What the radical feminists on that church board refuse to look at are the facts, so blind they are to the cult of personality they surround Hillary with. Here are the things that did Hillary's campaign in:

(1) Clinton fatigue. So many people are tired of the Bush/Clinton/Bush dynamic that the thought of prolonging it for another four to eight years just rubbed a lot of people the wrong way. Why should two families have a lock on the White House?

(2) She ran as the inevitable front runner, which might have caused some people to say "wait a minute!"

(3) She banked on securing the nomination on Tsunami Tuesday, when 23 states voted in the Democratic Primary. Her campaign had run low on cash leading up to that day and the end result was that she won the big states but Obama won many of the small states. In an even dumber move, she basically ignored caucus states and that's where Obama racked up enough delegates to make it mathematically impossible for Clinton to catch up with him.

(4) Did people really believe she was authentic when she downed shots like a sorority chick, ate barbecue, and talked about being under sniper fire in Bosnia? It only reminded voters of previous claims like she had secretly always been a Yankees fan (which she conveniently revealed when she began her run for the Senate in New York in 1999).

Simply put, she played it safe and followed the same high-priced consultant path as Kerry and Gore before her while Obama ran a bold campaign that borrowed the themes from Howard Dean four years earlier. He captured the yearning that Democrats have had since Dean went down in defeat in 2004.

If we had seen more of the Hillary Clinton that was visible in her speech to the Democratic delegates in Denver, she might have secured the nomination. In the end, if she's still smarting over her near defeat, I hope she realizes the fallacy of following the advice of the K-Street consultants (which wouldn't surprise me if they were secretly Republicans working to defeat Democrats from the inside). Following the same strategy as Gore and Kerry is a sure recipe for defeat.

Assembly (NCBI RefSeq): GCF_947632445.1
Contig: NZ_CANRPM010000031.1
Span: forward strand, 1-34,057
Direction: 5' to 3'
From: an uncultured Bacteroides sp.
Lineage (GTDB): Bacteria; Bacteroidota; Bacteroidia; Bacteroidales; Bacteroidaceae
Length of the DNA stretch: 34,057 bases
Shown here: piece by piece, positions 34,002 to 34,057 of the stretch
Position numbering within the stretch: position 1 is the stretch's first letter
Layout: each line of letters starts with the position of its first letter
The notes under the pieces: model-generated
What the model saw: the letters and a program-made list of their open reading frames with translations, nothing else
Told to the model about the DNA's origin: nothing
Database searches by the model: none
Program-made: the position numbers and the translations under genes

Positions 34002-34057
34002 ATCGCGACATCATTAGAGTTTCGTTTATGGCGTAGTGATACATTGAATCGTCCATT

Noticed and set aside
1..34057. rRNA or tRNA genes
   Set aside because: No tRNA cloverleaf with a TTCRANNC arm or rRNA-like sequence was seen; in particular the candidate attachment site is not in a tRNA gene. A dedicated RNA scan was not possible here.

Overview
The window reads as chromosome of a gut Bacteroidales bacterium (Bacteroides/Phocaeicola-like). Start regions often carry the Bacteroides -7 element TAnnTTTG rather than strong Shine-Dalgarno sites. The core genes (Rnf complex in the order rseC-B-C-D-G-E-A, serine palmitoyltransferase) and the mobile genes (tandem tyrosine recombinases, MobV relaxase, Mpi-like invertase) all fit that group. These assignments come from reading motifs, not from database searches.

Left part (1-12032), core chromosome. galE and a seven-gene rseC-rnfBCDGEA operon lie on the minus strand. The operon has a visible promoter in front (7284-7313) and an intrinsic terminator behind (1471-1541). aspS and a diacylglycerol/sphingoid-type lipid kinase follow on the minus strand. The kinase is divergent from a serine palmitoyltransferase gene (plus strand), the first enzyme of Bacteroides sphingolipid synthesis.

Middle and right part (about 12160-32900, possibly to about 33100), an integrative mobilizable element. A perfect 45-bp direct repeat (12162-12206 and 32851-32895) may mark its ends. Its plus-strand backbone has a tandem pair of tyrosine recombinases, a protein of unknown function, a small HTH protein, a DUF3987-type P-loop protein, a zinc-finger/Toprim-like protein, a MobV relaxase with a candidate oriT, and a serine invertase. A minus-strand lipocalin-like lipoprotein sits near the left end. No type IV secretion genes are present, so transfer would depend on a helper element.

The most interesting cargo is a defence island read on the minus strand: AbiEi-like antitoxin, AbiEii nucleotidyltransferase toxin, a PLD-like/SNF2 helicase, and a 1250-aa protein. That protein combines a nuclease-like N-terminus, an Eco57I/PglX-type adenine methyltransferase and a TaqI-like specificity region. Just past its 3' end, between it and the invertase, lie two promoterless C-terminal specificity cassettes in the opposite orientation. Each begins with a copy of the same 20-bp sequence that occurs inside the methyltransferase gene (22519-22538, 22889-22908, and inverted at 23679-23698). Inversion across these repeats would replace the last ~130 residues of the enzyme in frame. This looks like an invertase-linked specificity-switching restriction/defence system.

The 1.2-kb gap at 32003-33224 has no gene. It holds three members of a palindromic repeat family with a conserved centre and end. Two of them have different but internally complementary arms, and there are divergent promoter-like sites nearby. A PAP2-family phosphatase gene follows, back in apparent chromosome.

The fanatical feminists who are still obsessed with Hillary and thinking of voting for McCain, my message to them would be: "get over yourselves!" I admit, I went through my own disappointment and depression over Gore's defeat. Though it was more difficult because he was the clear winner and the election was stolen from him. However, as difficult as it was from a guy who wanted to see a Gore presidency since 1992 and had dreams of working in his adminstration, I finally got over my disappointment. When Dean lost, I held my nose and voted for Kerry. If Hillary voters sabotage Obama's campaign and vote for McCain, all I can say is that payback is a bitch. If the radical feminists think that helping McCain become president so that their beloved Hillary can run again in 2012, I have three words for them: "Governor Kathleen Sebelius." She has executive experience and knows how to win votes in a conservative, solidly red state. So if Obama loses in November, I will be backing Sebelius in 2012 (and maybe even seeking to work on her campaign). My question is, are they just fanatical about Hillary or are they wanting a woman president? Or does Obama's presence raise the specter of affirmative action that they don't like (that a black man with less experience passed over a "more qualified" white woman for a top job)?

Anyhow, what the whole controversy taught me was that feminists and I don't get along because I've never gotten along with anyone who was an -ist. I'm no fan of blind ideology or blind loyalty. That's the kind of thing you expect in the Republican party, not among Democrats.

In conclusion, I am impressed with Hillary's speech. She was graceful and gracious. Had she shown more of that side to her instead of the calculatingly cold fembot, she would probably be the nominee today. Don't hate me, feminists, for pointing out the obvious. Trust me...we will have a woman president in the next 20 years. It's just not going to be your beloved Hillary. So get over it!

1 comment:

Margie's Musings said...

I think you're "right on" Nicholas. I too was impressed by the Hillary I saw last night.